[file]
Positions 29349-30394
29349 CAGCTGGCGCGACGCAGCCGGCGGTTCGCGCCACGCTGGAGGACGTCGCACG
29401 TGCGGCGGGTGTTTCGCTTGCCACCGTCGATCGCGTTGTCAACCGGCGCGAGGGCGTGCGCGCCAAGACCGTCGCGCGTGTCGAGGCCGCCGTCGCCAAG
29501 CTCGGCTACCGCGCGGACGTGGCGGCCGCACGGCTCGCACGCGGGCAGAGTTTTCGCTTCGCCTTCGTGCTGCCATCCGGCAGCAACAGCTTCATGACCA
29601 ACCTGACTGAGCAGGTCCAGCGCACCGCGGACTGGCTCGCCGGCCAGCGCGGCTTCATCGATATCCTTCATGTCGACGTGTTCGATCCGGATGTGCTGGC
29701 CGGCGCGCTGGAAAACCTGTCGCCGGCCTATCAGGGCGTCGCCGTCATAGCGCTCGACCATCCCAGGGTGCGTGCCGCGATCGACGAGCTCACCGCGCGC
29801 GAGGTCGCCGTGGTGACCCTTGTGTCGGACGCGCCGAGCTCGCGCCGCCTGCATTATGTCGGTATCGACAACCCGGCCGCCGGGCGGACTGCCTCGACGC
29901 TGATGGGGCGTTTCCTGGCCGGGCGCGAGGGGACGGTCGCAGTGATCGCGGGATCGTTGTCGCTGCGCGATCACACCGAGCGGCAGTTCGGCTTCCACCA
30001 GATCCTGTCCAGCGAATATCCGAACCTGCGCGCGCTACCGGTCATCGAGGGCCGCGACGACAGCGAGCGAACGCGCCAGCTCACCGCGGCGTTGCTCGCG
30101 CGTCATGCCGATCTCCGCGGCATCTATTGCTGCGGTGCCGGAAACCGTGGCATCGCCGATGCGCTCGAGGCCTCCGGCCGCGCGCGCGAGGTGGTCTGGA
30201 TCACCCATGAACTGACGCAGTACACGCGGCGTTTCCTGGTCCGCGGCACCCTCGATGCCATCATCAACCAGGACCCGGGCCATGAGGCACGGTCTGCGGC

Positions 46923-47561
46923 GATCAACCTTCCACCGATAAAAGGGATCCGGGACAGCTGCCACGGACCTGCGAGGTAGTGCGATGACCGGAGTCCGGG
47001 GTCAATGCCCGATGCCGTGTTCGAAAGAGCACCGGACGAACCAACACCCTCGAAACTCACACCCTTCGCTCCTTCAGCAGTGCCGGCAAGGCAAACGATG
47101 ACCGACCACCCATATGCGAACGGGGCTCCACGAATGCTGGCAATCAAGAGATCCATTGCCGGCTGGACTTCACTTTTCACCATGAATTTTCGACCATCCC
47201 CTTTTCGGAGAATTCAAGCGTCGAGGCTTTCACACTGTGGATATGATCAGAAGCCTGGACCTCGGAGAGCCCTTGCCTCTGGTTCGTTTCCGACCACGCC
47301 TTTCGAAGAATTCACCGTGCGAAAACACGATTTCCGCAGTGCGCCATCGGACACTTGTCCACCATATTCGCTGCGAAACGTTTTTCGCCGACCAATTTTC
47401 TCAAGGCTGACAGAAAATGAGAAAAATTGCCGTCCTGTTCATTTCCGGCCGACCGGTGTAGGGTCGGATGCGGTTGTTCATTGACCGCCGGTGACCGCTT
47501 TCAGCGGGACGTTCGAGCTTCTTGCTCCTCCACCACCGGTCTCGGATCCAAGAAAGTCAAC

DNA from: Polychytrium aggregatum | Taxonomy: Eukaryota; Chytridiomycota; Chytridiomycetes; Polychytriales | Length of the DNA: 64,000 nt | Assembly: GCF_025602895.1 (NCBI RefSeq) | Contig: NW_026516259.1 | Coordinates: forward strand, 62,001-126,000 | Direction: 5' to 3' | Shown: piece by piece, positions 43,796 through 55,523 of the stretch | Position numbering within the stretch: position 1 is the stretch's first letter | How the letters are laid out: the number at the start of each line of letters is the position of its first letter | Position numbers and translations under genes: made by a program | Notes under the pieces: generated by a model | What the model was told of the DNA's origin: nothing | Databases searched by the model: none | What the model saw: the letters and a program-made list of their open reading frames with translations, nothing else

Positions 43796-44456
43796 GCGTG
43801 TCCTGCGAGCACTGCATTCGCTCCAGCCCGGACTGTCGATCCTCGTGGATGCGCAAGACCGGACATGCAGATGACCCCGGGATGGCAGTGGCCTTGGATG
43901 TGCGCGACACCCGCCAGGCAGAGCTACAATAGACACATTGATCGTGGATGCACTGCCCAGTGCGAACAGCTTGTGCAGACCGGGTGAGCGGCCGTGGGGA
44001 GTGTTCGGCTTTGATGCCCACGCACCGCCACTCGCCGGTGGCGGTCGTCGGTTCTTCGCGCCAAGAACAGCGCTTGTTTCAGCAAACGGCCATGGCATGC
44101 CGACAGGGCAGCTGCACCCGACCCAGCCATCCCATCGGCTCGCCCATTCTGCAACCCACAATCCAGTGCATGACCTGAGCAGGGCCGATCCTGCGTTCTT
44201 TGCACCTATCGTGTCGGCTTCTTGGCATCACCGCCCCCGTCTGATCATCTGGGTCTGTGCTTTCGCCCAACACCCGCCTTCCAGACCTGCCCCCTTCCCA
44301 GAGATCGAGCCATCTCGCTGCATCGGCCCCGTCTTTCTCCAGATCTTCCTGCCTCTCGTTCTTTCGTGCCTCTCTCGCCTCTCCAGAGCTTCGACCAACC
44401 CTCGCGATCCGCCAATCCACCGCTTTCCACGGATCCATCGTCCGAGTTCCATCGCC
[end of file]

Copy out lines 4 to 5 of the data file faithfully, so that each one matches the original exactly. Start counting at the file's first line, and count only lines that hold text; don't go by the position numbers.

29501 CTCGGCTACCGCGCGGACGTGGCGGCCGCACGGCTCGCACGCGGGCAGAGTTTTCGCTTCGCCTTCGTGCTGCCATCCGGCAGCAACAGCTTCATGACCA
29601 ACCTGACTGAGCAGGTCCAGCGCACCGCGGACTGGCTCGCCGGCCAGCGCGGCTTCATCGATATCCTTCATGTCGACGTGTTCGATCCGGATGTGCTGGC